From Investor’s point of view;
 

Regular Fixed Income:

Investors in cumulative preference shares get a fixed rate of dividend on preference share regularly even if there is no profit. Arrears of dividend, if any, are paid in the years of profits.
 

Preferential Rights:

Preference shares carry preferential right as regard to payment of dividend and as regards repayment of capital in case of winding up of company. Thus they enjoy the minimum risk.
 

Voting Rights for Safety of Interest:

Preference shareholders are given voting rights in matters directly affecting their interest. It means their interest is safeguarded.
 

Lesser Capital Losses:

As the preference shareholders enjoy the preferential right of repayment of their capital in case of winding up of company, it saves them from capital losses.
 

Fair Security:

Preference share are fair securities for the shareholders during  cyclic market corrections and depression periods when the profits of the company are down. Also, in case of startup companies, preference shares are first choice of investors, and usually the dividend payment is allowed to accumulate until the company becomes profitable. This is done in order to reduce the already high risk that investors take when they invest in early stage companies.
 

What are the Disadvantages of Preference Shares?

From Companies’ point of view
 

Higher Rate of Dividend:

Companies pay higher dividend on these shares than the prevailing rate of interest on debentures of bonds. Thus, it usually increases the cost of capital for the company and debt may be preferred.
 

Financial Burden:

Most of the preference shares are issued cumulative which means that all the arrears of preference dividend must be paid before anything can be paid to equity shareholders. The company is under an obligation to pay dividend on such shares. It thus, reduces the profits for equity shareholders.
 

Dilution of Claim over Assets:

The issue of preference shares involves dilution of equity shareholders claim over the assets of the company because preference shareholders have the preferential right on the assets of the company in case of winding up.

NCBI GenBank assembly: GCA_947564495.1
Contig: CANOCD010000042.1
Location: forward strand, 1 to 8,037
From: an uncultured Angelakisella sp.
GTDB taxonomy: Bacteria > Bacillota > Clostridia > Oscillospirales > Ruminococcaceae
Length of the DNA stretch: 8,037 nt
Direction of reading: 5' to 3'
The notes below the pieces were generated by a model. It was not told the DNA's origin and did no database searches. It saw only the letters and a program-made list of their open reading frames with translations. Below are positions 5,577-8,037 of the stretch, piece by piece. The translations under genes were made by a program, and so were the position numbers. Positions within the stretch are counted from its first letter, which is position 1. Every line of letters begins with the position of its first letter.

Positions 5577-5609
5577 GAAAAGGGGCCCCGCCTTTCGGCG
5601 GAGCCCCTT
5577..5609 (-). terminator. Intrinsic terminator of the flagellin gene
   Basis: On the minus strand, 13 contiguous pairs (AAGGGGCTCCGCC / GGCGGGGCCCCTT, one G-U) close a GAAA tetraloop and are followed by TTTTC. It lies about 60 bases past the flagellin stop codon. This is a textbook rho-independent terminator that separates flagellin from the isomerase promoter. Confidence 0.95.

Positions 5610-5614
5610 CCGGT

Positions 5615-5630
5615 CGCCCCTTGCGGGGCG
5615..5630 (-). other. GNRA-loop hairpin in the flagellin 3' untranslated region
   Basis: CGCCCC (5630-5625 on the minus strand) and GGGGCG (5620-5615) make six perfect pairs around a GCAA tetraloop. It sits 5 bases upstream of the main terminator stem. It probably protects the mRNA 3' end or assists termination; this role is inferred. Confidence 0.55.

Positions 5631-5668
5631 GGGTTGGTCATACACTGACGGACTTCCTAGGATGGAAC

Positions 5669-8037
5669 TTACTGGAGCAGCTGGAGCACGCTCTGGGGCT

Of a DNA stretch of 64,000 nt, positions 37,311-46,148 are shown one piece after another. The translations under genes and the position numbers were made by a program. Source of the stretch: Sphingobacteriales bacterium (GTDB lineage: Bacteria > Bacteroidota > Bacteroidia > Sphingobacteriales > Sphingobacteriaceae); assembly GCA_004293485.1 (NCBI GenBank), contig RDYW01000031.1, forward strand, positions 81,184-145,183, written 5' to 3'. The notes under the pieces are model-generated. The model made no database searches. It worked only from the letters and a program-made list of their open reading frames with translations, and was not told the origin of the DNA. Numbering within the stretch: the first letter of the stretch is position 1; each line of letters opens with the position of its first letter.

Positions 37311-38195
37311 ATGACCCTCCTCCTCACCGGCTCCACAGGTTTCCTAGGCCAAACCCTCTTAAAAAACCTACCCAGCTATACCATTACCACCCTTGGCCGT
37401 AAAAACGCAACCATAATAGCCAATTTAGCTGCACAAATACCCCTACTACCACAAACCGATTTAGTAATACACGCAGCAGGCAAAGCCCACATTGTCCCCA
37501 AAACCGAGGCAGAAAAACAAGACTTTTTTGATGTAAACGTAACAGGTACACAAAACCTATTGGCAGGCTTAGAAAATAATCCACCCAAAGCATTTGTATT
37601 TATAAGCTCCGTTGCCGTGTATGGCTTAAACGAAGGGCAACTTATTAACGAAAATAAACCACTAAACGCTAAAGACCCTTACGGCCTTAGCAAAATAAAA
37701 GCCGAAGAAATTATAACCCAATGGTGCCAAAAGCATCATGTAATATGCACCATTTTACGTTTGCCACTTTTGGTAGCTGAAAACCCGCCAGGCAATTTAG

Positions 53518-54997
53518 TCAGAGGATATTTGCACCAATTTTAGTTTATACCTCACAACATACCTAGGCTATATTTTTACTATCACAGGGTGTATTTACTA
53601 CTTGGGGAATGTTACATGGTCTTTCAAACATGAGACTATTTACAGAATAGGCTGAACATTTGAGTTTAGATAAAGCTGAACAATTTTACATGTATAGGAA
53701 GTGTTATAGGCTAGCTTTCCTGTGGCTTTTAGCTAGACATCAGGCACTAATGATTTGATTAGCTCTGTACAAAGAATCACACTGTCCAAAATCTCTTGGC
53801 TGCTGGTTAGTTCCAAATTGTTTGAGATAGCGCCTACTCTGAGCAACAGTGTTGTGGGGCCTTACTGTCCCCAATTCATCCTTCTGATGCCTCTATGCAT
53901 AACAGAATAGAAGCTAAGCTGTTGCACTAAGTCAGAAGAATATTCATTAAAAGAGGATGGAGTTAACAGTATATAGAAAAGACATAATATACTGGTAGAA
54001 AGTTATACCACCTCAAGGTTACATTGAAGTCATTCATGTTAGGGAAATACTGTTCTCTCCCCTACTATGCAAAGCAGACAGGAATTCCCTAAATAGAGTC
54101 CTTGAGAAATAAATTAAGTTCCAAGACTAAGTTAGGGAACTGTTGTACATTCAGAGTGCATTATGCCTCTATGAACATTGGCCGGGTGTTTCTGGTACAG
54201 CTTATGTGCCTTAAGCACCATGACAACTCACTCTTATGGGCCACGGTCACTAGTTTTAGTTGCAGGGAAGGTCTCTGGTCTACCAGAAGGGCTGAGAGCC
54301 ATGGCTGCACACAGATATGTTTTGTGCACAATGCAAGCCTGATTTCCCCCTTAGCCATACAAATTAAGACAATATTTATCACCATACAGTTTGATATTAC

Adverse effects on credit worthiness:

The credit worthiness of the company is seriously affected by the issue of preference shares. The creditors may anticipate that the continuance of dividend on preference shares and suspension of dividend on equity capital may deprive them of the chance of getting back their principal in full in the event of dissolution of the company, because preference capital has the preference right over the assets of the company.
 

Tax disadvantage:

The taxable income is not reduced by the amount of preference dividend while in case of debentures or bonds, the interest paid to them is deductible in full.
From Investors’ point of view:
 

No Voting Rights:

The preference shareholders do not enjoy any voting right except in matters directed affecting their interest.
 

Fixed Income:

The dividend on preference shares other than participating preference shares is fixed even if the company earns higher profits.
 

No claim over surplus:

The preferential shareholders have no claim over the surplus. They can only ask for the return of their capital investment in the company.
 

No Guarantee of Assets:

Company provides no security to the preference capital as is made in the case of debentures. Thus their interests are not protected by the assets of the company.
 
 
Therefore, as we can see that Preference Shares are have features of both stocks and bonds such as assured returns.
In fact they are like fixed income instruments- their value remains the same i.e. the price at which the company issued them, while their dividends are fixed, just like interest payments.
Sometimes though, preference shares have the option to be converted into ordinary shares.
In case, where the company is winding up and its assets (land, buildings, offices, machinery, furniture etc) are being sold, the money that comes from the sale is given to the shareholders. After all, shareholders invest in a business and own a portion of it. Preference shareholders get the money first. Their accounts are settled before the ordinary shareholders, who are the last to get paid.
Preference shares can be tailored to give some control to an investor in a private company by contract (through veto powers and director seats) and through the company’s articles of association. However Preference shareholders will not be able to control a public company or a private company that will be doing an IPO (Initial Public Offering) soon.